I had that moment with The Killing Jar. I came back from a party in Radford, and I was sat down at coffee shop in town the day after. I started to write the first sentences and there and then I knew that the book would get published - I knew it was different, it had an energy that my other stuff didn’t.

How did you get  to know Ashley, the director of Starcross?
Ashley got in touch with me after seeing a short film that I had made with East Midlands based director Debra Haywood and after reading The Killing Jar.

What made you want to work on Starcross?
When I met up with Ash it become clear that we had a similar vision of the kind of films that we wanted to make, and the kind of stories that we wanted to tell. We started to talk about writing a love story. We brainstormed what kind of story that was going to be and that was where Starcross came from.

Did Ashley’s approach to filmmaking affect how you approached the screenplay?
Yes, I knew that his approach was very earthy and gritty. I am also in agreement with his documentary approach to fiction, because I try to take this approach in my prose writing as well. I was open to writing a revolutionary script which didn’t include any dialogue but instead, me and Ashley thought that using indicative dialogue in some scenes would work better for the film. This is where we tell the actors to say something that means this, rather than using these exact words - I think that comes across really well on screen.

The subjects that the film deals with are similar to the issues that The Killing Jar dealt with. What draws you towards dealing with these topics?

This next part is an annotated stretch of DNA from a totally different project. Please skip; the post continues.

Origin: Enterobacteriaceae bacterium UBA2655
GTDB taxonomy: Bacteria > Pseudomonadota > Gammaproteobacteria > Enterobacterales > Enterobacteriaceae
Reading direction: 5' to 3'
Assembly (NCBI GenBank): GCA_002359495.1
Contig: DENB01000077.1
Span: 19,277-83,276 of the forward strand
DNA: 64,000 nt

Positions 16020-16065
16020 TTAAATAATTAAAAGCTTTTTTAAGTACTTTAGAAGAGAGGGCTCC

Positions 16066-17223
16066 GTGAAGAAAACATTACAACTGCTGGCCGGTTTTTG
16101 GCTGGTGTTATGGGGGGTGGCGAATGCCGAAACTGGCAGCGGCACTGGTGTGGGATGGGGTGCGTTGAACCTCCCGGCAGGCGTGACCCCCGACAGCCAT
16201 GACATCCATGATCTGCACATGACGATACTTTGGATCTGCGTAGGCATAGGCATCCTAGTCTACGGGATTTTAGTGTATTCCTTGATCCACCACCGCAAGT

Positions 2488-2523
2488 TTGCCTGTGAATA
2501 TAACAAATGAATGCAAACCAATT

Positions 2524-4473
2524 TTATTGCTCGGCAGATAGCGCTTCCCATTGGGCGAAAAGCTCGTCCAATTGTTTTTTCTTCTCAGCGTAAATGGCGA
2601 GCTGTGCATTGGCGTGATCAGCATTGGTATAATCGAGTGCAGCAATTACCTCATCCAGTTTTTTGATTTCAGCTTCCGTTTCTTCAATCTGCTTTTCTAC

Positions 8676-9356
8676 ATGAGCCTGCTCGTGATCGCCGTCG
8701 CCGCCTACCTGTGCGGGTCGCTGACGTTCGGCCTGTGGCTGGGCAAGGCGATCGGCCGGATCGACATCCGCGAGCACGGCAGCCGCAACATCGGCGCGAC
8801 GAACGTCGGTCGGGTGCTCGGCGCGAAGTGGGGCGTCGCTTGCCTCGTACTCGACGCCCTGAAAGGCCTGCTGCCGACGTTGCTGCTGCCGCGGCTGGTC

Due to the drama of those situations - when people are going through difficult situations, it is a very dramatic point in their lives. It is also because it gives voice to those who don’t often get heard in our society. When I sit down to write, I often have working class characters in my head.

The film explores the stigma around mental illness - how do think mental illness has been misrepresented?
I think estate life, generally, is misrepresented. We all have cliches about mental illness, and in fiction we often end up reinforcing each others stereotypes. A good example is Shameless - though really funny, its characters became caricatures in later seasons.

The film uses Kickstarter, a very popular service for independent filmmakers. What is your opinion of it, especially in contrast to traditional means of funding?
It’s a good idea; a lot of people have used it successfully to get some really interesting subjects off the ground. Traditional funding can be really hard, because it’s very competitive, it’s a long process and you can often give up a lot creative control.

Do you and Ashley have any plans to work together again?
I would love to work with Ashley again. He is very ambitious, one of those sort of people that likes to get stuff done.

To donate to the Starcross Kickstarter campaign, follow the link below.

Starcross Kickstarter